The worker in the intelligent factory

Ministry of Science funds new 'Fortschrittskolleg' of Bielefeld and Paderborn universities

In the future, factories should be able to respond to orders for goods both quickly and individually. To make this possible, companies are changing their manufacturing processes. The answer lies in machine parks that can be reprogrammed rapidly in order to deliver customised products. ‘Industry 4.0’ is the buzzword used to describe the transition to intelligent factories, which affects companies and their employees. A new research college of Bielefeld and Paderborn universities will investigate which measures are needed to support workers and management during this change. The Ministry of Science of the State of North Rhine-Westphalia (NRW) announced today (12.5.2014) that it would fund the new 'Fortschrittskolleg' (progress college) in NRW, one of six new colleges, with 2.6 million Euros.

‘We analyse the impact of the change to production processes on working life,’ says the informatics Professor Dr. Ulrich Rückert of the Faculty of Technology, Bielefeld University. Rückert is a member of the Cluster of Excellence Cognitive Interaction Technology (CITEC) and was one of the initiators to secure funding for the college. It’s title is: “Gestalten von Flexiblen Arbeitswelten – Menschen-zentrierte Nutzung von Cyber Physical Systems in Industrie 4.0” (Design of flexible workplaces – people-centred use of cyber-physical systems in Industry 4.0).

In the coming four and a half years, up to 15 doctoral students of Bielefeld and Paderborn universities will be working across disciplines in the 'Fortschrittkolleg'. The college connects informatics, engineering with business administration and economics and work and organisational psychology in individual doctoral projects.

The ‘Cyber-Physical Systems’ that the doctoral students are investigating are mobile and embedded devices which are increasingly being used in industrial production: radio frequency chips (RFIDs), wireless sensory networks with integrated minute computers or also Smartphones and tablet-PCs. These devices connect processes in the physical world with digital systems so that, for example, autonomous logistics and production processes are possible.

‘In the new Fortschrittskolleg, we will investigate how well employees accept new working conditions, amongst other topics. We are working on ways to modify the technology so that it benefits the workers. We also are working on developing concepts to redesign the working area of employees so that they get along well with the new production conditions,’ explains Ulrich Rückert. This includes teaching machines a ‘sense’ for human feelings. The new technology should be able to recognise, for example, when a worker is tired or stressed, and be able to react appropriately, by slowing down the operation or reminding the employee to have his or her break.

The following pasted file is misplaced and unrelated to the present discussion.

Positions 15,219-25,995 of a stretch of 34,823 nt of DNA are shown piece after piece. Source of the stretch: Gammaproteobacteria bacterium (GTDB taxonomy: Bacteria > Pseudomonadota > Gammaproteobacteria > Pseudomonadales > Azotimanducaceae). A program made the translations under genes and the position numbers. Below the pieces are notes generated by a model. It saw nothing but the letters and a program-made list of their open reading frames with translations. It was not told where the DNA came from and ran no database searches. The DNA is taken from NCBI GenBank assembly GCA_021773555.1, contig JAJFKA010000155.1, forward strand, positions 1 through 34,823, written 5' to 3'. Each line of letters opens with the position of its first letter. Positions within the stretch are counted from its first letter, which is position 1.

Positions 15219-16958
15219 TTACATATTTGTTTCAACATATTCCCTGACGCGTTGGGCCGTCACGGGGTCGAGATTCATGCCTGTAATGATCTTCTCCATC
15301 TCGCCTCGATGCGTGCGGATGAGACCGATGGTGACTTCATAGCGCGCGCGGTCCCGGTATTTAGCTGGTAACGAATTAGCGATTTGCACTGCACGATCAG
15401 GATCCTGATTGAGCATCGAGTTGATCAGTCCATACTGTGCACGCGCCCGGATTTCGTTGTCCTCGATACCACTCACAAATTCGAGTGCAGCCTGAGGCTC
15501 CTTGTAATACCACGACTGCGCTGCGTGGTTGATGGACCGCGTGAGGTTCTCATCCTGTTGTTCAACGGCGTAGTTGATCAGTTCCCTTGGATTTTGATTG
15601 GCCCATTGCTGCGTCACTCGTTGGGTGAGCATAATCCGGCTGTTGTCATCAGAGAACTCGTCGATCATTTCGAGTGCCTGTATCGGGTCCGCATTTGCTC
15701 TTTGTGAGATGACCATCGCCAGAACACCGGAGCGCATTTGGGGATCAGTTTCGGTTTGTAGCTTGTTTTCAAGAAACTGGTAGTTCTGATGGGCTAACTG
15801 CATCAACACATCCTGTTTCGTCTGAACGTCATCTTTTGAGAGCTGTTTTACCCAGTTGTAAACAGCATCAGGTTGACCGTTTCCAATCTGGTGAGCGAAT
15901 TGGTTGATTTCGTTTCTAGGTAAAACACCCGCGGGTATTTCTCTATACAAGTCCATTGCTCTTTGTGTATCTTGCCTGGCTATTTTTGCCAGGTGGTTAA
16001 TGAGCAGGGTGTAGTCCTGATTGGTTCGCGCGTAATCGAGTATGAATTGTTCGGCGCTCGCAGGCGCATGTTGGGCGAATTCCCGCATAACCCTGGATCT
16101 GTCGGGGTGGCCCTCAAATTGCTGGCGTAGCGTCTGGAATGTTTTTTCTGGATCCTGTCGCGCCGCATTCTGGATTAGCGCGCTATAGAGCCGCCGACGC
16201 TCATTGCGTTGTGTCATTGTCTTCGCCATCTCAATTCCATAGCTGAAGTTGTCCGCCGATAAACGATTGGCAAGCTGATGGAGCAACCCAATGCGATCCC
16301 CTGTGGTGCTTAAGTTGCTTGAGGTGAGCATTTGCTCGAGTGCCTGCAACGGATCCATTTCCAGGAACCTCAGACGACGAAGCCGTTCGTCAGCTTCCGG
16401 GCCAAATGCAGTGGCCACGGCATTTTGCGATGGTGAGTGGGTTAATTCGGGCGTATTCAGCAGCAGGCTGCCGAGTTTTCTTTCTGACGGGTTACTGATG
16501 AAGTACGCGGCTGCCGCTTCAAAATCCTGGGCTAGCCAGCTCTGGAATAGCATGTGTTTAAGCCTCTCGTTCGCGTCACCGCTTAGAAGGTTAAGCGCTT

Which qualifications and what training do employees need in an intelligent factory? How does the role of workers change? The Fortschrittkolleg is also concerned with questions such as these. Professor Dr. Günter W. Maier is responsible for tackling these aspects from a psychological angle. He is head of the research group on work and organisational psychology at Bielefeld University.

The Fortschrittskolleg is coordinated by PACE (Paderborn Institute for Advanced Studies in Computer Science and Engineering) of Paderborn University. The relation to professional practice will be ensured through the close ties with the leading-edge cluster ‘It’s OWL’, the innovation network Energie Impuls OWL e.V., the technology advisory service at DGB NRW e.V. and IG Metall NRW. At Bielefeld University, most of the research of the Fortschrittkolleg will be based at the Research Institute for Cognition and Robotics (CoR-Lab).

In total, the Ministry of Science is funding six new Fortschrittkollegs. The funding period begins on 1 July 2014. The colleges are part of ‘Fortschritt NRW’ (progress NRW), the research strategy of the state of NRW. This stategy is focussed on research for sustainable development in the areas of the biggest future challenges: climate protection, energy supply and mobility as well as nutrition, health and social security. The aim is to palpably improve the living conditions of people.

Further information available on the Internet at: (German)

Prof. Dr.-Ing. Ulrich Rückert, Bielefeld University
Faculty of Technology
Telephone: +49 (0)521 106 12050